Alcohol and tobacco used to lure huge hawk-moths.
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THE age-old lures of alcohol and tobacco are being employed by nature lovers in a bid to attract a huge continental moth whose tongue is longer than its body.
The convolvulus hawkmoth, which has a 12cm wingspan, migrates from southern Europe and a few hundred are spotted each year in the UK, mainly in the late summer and early autumn.
Moth-lovers are hoping to lure the hawk-moth to their gardens with the nectar of the deep tubular flowers of tobacco plants, which the moth likes to feed on using its 7.5cm proboscis as it hovers with pinpoint precision.
It is just one of a number of exotic moths which people may spot during "moth night" celebrations over the next few nights, which organisers Atropos and Butterfly Conservation hope will help build a better picture of moth migration in the UK.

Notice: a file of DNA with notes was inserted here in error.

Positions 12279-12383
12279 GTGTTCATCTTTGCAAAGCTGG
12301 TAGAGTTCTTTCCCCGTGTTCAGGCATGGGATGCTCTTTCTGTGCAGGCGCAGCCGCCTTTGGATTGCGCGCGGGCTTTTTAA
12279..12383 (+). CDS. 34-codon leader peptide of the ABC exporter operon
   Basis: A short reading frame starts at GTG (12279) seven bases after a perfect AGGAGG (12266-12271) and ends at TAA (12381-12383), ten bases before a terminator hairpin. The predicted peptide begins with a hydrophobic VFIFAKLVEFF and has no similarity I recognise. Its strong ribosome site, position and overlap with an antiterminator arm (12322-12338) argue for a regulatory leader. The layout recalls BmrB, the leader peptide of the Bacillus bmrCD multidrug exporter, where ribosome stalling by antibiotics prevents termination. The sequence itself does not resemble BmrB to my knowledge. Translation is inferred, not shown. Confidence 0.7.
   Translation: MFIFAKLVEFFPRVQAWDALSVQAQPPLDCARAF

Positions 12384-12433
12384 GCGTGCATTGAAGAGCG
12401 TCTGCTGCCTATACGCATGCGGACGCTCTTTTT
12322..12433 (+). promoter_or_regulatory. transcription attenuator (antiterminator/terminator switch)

Alongside traps luring moths with light, mothlovers are employing some more boozy attractions, including "wine roping" - hanging out ropes soaked in alcohol - and "sugaring" which involves painting tree trunks or posts with sugar, syrup and beer.
The changes to moth migration could reveal important information about the impacts of climate change on populations of the insects. Butterfly Conservation's head of recording Richard Fox said: "With migrants such as the massive convolvulus hawk-moth mixing with beautiful homegrown autumnal species, Moth Night is a great opportunity to discover the hidden wonders of our nocturnal wildlife at a public event or even in your own back garden."
| For information about |events, visit www.mothnight.info
Alcohol and tobacco are being used to lure convolvulus hawk-moths